The Oscars add a popular film category and earlier 2020 air date

The Oscars add a popular film category and earlier 2020 air date

The Oscars add a popular film category and earlier 2020 air date

The most eyebrow-raising addition is a category for "popular film".

"We are committed to producing an entertaining show in three hours, delivering a more accessible Oscars for our viewers worldwide", John Bailey and Dawn Hudson, Academy president and CEO respectively, said in a letter to members obtained by The Hollywood Reporter. With Oscar ratings dipping over the past few years, this move is no doubt the Academy's way of getting more eyeballs on the ceremony itself.

The biggest news here is obviously the addition of the new category.

To honor all 24 award categories, we will present select categories live, in the Dolby Theatre, during commercial breaks (categories to be determined). In the past, the Oscars have typically run well over 3 hours long.

Capping the telecast was meant to help in "delivering a more accessible Oscars for our viewers worldwide". The date change will not affect awards eligibility dates or the voting process.

Another notable change is that, as from 2020, the awards show will take place earlier on in February due to the number of televised film awards that are now on prior to the Oscars like The Golden Globes, The Screen Actors Guild, and The Critics Choice Awards.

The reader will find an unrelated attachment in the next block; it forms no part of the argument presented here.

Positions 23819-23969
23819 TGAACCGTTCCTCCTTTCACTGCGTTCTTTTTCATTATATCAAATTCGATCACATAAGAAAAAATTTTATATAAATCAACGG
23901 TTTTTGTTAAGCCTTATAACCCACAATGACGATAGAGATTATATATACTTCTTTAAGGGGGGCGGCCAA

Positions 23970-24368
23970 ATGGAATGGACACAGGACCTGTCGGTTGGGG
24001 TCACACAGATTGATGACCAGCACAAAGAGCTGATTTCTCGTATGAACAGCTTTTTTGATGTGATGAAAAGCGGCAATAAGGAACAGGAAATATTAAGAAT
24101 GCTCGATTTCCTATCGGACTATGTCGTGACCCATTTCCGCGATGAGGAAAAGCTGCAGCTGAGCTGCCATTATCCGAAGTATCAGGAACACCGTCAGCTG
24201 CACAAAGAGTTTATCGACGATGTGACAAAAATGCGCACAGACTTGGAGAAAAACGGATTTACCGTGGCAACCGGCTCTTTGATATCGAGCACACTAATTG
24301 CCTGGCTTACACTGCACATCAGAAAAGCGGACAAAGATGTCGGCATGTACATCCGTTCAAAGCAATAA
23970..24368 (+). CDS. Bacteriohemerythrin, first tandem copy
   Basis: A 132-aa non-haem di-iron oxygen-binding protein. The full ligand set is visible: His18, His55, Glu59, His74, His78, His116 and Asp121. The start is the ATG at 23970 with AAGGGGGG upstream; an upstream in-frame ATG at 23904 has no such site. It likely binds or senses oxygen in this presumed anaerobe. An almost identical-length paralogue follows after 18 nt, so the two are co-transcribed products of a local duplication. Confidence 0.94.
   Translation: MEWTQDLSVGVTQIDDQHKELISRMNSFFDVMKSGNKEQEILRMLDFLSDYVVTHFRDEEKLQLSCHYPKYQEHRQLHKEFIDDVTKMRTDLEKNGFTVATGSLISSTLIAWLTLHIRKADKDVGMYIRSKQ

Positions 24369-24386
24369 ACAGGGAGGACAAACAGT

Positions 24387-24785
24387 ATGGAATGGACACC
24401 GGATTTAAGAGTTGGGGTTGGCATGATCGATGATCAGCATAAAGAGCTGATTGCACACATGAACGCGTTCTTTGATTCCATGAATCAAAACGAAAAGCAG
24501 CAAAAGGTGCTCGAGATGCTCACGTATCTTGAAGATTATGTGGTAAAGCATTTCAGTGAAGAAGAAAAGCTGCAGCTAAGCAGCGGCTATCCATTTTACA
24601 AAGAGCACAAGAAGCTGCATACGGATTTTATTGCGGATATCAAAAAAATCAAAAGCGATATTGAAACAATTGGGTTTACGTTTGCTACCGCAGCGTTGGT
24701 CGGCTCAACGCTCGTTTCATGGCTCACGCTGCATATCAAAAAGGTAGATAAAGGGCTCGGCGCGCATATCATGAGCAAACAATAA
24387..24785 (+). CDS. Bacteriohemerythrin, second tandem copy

The Oscars do not, for example, recognise the work of stuntmen and stuntwomen, or choreographers, voice artists and a multitude of other professional and artistic disciplines in the film industry.

The biggest change, however, is that they are looking to add "a new category for outstanding achievement in popular film", with key details surrounding that particular award forthcoming. Naturally, many are speculating that this will be the Academy's way of recognizing cultural and financial phenomenon Black Panther without actually giving it a nod for the prestigious award.

Filmmaker Mike Flanagan said the Oscars were essentially creating an attendance award. The Last Fall director Matthew A. Cherry agreed Black Panther is a shoo-in, while adding that he'd like to see the Academy add a best stunt race, too.

Writing in the trade newspaper Variety, journalist Kristopher Tapley accused the Academy of desperation.

Others blasted the academy with insults, calling the new changes "inane" and those who made them "cowards", while Lord of the Rings veteran Elijah Wood simply tweeted, "Best Popular Film? oof".

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